On Sunday evening, Czech Television will start broadcasting a new ten-part series Crimes of Greater Prague. It takes place in 1922, when rural districts such as Dejvice, Smíchov or Žižkov were connected to the metropolis. Nostalgia mixes with the “murders of the First Republic” and the sold work of the filmmakers.
How is it possible that in a television series a police officer introduces colleagues to the son of a murdered landowner with the words: “This is the son of a survivor”? Did the screenwriter fail to make a mistake and none of the actors or members of the crew noticed it in a hurry?
The fact that such a replica passed through the editing room is a manifestation of creative routines. It seems that the inattentive creators didn’t care a bit.
The example comes from the third part of the Crimes of Greater Prague series and is far from the only one. Directed by Jaroslav Brabec and led by creative producer Jan Lekeš, a work was created that relies on not very bright viewers, well-known television faces, nostalgia for old times and the popular criminal genre.
The main role of Chief Inspector Hynek Budík was played by Jaroslav Plesl. He plays him as an urban man, the husband of the former countess, played by Lenka Vlasáková, who was deprived of the title of nobleman.
The alarm clock hoped to become the chief inspector of inner Prague. Instead, you have to stain your shoes with country mud. He begins to investigate his first cases with the words: “Perhaps it works for me on purpose.”
His partner is Jiří Langmajer, whose inspector Havlík, in accordance with the actor’s film idea, investigates mainly “across the bed”, because he has an acquaintance in almost every pub. The third to the party is a young police agent with the name nomen Nováček.
A new episode of Crimes of Greater Prague is broadcast by ČT1 every Sunday from 8.10 pm. | Video: Czech Television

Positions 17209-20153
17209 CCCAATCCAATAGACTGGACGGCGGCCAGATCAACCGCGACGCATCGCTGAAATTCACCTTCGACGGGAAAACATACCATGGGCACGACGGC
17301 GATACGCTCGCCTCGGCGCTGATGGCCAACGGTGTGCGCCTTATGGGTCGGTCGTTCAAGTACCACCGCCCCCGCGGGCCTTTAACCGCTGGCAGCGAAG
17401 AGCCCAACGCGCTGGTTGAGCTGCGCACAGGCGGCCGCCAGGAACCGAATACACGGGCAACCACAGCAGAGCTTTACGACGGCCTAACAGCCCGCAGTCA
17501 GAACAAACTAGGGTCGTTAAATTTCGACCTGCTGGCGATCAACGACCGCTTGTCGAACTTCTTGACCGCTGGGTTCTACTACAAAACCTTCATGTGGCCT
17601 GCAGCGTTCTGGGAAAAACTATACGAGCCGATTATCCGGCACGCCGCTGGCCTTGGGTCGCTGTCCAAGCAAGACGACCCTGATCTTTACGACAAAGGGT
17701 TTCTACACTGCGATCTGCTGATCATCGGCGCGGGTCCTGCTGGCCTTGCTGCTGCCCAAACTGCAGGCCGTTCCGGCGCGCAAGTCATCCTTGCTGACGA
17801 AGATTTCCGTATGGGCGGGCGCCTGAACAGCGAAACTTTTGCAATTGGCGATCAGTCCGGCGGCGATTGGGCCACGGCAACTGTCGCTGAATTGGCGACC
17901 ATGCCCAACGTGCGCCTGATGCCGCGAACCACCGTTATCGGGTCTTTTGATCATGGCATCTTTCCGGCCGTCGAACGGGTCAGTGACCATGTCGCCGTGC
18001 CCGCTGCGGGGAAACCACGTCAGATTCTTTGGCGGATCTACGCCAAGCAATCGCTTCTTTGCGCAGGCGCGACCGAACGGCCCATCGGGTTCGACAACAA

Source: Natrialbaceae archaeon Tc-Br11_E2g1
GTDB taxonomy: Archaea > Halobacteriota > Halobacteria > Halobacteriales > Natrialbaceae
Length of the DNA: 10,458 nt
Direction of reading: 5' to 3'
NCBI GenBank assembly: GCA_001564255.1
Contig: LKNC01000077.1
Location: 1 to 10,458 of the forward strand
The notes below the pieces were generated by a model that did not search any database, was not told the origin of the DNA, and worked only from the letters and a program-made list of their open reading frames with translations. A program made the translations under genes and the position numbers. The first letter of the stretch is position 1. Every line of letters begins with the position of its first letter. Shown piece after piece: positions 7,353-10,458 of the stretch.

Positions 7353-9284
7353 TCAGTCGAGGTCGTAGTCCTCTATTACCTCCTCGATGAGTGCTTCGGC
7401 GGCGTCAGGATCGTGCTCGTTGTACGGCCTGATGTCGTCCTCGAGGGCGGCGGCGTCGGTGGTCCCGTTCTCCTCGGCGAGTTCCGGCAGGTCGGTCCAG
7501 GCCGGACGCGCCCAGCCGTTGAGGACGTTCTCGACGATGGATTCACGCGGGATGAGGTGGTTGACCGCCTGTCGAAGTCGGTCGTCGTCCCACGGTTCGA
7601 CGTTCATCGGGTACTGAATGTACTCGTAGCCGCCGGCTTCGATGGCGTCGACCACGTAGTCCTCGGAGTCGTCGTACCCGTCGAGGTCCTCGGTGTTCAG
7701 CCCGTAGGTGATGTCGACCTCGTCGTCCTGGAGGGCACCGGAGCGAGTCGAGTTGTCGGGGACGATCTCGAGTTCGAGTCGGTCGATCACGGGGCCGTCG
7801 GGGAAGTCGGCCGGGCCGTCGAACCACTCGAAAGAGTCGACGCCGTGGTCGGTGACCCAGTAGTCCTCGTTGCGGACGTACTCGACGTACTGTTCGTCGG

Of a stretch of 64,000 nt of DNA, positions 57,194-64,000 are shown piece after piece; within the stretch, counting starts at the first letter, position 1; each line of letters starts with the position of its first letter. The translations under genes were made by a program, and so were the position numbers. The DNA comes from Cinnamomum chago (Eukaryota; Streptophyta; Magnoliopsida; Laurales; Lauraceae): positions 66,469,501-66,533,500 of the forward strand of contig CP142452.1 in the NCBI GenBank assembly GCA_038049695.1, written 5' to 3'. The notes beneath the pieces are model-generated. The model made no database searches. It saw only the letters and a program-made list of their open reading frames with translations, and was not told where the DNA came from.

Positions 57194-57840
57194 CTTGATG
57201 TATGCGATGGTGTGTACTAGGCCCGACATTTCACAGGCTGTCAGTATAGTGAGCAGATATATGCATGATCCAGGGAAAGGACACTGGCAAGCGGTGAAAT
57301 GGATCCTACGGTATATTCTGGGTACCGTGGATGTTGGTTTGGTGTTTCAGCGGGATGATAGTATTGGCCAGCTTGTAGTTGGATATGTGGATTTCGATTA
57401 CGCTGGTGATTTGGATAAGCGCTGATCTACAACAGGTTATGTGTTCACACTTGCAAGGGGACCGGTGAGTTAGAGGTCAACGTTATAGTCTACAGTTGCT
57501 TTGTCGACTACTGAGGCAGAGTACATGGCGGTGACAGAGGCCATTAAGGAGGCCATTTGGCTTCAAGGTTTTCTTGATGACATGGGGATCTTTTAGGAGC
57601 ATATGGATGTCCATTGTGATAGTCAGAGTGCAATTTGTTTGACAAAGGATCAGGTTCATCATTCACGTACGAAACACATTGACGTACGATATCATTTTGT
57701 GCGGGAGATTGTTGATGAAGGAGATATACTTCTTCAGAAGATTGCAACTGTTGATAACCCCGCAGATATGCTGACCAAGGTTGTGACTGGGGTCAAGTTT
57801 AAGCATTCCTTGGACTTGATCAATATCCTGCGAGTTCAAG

With nostalgia for waxed mustaches, old ways and village chests, it is regularly complicated in the series Crimes of Greater Prague. Right in the first part, someone murders a landowner whose brother is an MP. In the second part, a German boy can reach an unknown homosexual pedophile. In the third part, after the brutal killing of the exchanger, there are splashes of blood on the ceiling.
So these are not thefts of matches and small gendarme humor, but repulsive crimes with a political and ethnic context. The creators probably had a higher ambition than creating an First Republic idyll.
However, the alarm clock and his colleagues soften the crimes with a stereotypical sigh: “People are everything today.” Careful shots show nothing really disturbing.
The explosive political context disappears completely during the investigation. There is no concern about the dark sins of the past and the crimes surrounding the beginnings of the new republic.
The series about the writer Božena Němcová, who preceded the Crimes of Greater Prague in Sunday’s broadcasts, seems to be a bold and controversial interpretation of specific historical figures.
Denis Šafařík as police agent Martin Nováček, Jiří Langmajer as district inspector Rudolf Havlík, Lukáš Borik and Jaroslav Plesl in the role of inspector Budík. | Photo: Pavla Černá
Crimes of directing and language
The crimes of Greater Prague are protracted. Frequently used camera tilts do not add much to the drama of the whole. Director Jaroslav Brabec also stages the situation. The character emerges from the bushes by the pond on call – as if waiting behind the scenes there when she says, “Entangled!”, So that she could be surprised by the murder.
The personal lives of the protagonists are in many cases grafted onto criminal cases. The arrival of unhappy girls in a tuberculosis sanatorium is intertwined with the sex of young lovers. The creators combine the body of a dead boy in water with a date at Vyšehrad.
The language is also unmanaged. Screenwriters are all too happy to operate with period patinated expressions such as kvelb, šamstr, mord, sichr and the like. The Jew is questioning during the interrogation.
At the same time, however, the Crimes of Greater Prague, for example, make a replica in which a little boy tells inspectors that his friend “spoke funny”. At the same time, the word funny in conversations with adult authorities decades later sounded covert, illicit.
They cannot look at the Crimes of Greater Prague more leniently as a nostalgic criminal filling of Sunday evening. It will satisfy viewers eager to take a break from the most frequently similar procedural tendencies of contemporary DNA-based detectives, mobile phone surveillance or security cameras. On closer inspection, however, the series disintegrates under the weight of objections.
Crimes of Greater Prague
Directed by: Jaroslav Brabec
Czech Television 2020, every Sunday from 20.10 on ČT1.